“That high unconsortable one”

Edited by Marc C. Conner

in The Poetry of James Joyce Reconsidered

Published by University Press of Florida

Published in print April 2012 | ISBN: 9780813039763
Published online September 2012 | e-ISBN: 9780813043159 | DOI:
“That high unconsortable one”

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This essay discusses Chamber Music in conjunction with the composition of Joyce's elusive Dubliners story, “A Painful Case,” revealing the ways in which “A Painful Case” is a transformation of the language, ideas, images, and structure of Chamber Music, thereby showing the continuity of growth from Joyce's early efforts in lyric poetry to the Dubliners stories. The essay explores how Joyce's falling in love with Nora parallels the shift from the idealization and narcissism of the poems to the critical acuity of Dubliners, and how the terrifying despair of the final two lyrics in Chamber Music, the “tailpieces,” is expanded in the final meditations of “A Painful Case.” Ultimately, he argues, “A Painful Case” treats in more concentrated form one of the major concerns of Chamber Music: the conflicts between the self, the world, and religion. Its understated surface conceals the obsessions with love, paralysis, and betrayal that underlie both Chamber Music and the whole of Dubliners. Written within a year of the final Chamber Music poems, the story reveals a defining transition in Joyce's writing, moving from the early poems into his mature prose style, and brings into relief the very themes that will occupy Joyce throughout his career.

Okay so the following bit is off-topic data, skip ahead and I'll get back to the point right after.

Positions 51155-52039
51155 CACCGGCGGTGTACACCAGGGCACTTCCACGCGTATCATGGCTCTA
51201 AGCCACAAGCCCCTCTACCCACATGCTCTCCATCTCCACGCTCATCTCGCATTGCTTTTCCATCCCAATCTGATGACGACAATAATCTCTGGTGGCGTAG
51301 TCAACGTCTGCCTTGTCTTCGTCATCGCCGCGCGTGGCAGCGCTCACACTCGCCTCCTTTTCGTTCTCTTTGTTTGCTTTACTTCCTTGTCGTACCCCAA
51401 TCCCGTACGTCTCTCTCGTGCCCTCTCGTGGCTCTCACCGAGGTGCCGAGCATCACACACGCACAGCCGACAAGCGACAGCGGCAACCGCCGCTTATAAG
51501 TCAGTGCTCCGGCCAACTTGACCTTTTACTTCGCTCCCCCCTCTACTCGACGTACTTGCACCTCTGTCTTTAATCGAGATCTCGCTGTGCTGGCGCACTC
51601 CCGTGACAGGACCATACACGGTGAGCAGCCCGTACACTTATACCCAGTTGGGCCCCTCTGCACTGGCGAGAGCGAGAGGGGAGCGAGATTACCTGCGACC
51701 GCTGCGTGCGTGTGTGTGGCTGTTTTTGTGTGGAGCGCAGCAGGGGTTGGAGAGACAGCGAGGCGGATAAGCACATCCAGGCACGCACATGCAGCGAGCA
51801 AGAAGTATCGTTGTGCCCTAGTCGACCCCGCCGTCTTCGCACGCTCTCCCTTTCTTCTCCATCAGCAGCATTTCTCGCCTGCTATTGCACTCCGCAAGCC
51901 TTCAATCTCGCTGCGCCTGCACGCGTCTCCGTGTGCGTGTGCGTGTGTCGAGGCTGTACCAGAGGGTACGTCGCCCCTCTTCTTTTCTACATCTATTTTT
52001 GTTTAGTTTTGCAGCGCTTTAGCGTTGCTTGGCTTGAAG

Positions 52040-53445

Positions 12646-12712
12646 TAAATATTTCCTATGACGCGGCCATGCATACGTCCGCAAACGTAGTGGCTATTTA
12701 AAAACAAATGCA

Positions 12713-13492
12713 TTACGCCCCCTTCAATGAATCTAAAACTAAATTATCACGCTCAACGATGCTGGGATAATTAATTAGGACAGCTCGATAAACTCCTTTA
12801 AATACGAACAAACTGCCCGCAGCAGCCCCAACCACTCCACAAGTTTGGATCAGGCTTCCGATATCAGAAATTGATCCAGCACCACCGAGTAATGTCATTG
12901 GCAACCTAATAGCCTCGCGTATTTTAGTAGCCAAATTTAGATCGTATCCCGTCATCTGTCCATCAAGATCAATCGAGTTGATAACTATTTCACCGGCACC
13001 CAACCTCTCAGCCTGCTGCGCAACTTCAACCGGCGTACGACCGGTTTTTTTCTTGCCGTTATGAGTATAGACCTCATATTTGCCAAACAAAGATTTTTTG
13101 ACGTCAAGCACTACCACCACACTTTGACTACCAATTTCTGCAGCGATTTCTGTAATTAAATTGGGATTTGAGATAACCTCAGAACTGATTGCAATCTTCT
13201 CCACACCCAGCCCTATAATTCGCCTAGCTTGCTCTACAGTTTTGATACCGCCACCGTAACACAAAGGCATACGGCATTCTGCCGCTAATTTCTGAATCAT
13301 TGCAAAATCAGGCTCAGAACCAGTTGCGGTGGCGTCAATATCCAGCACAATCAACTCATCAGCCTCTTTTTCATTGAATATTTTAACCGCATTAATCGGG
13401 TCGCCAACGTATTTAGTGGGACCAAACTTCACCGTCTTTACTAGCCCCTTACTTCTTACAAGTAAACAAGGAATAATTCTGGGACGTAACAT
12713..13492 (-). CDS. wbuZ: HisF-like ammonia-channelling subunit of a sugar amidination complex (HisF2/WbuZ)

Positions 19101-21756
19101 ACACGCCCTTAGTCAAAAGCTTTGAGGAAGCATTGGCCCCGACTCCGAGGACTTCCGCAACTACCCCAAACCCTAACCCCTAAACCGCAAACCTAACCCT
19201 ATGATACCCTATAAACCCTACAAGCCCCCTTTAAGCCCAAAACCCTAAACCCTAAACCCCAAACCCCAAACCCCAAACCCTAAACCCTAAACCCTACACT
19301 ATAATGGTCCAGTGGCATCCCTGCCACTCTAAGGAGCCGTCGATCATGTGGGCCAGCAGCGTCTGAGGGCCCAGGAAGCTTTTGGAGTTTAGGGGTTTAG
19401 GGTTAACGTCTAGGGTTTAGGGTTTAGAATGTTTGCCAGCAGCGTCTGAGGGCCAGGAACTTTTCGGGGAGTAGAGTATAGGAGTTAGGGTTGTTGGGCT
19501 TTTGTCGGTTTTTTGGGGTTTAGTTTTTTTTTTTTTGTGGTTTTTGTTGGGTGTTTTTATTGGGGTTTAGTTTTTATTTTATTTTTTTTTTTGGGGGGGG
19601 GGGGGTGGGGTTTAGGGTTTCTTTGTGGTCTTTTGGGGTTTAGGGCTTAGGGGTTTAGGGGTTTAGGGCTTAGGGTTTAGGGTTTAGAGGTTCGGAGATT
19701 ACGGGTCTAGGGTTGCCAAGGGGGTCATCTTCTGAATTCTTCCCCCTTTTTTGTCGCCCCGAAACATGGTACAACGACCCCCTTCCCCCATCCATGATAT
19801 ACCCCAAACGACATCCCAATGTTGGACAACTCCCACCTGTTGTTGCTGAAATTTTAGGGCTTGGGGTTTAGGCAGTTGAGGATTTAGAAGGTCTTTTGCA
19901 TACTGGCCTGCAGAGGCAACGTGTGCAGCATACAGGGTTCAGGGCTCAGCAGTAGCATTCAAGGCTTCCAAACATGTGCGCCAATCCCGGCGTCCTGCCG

Keywords: Chamber Music; “A Painful Case”; Dubliners; Nora Barnacle; Narcissism; Religion; Joyce's biography

Chapter.  5144 words. 

Subjects: Literary Studies (20th Century onwards)

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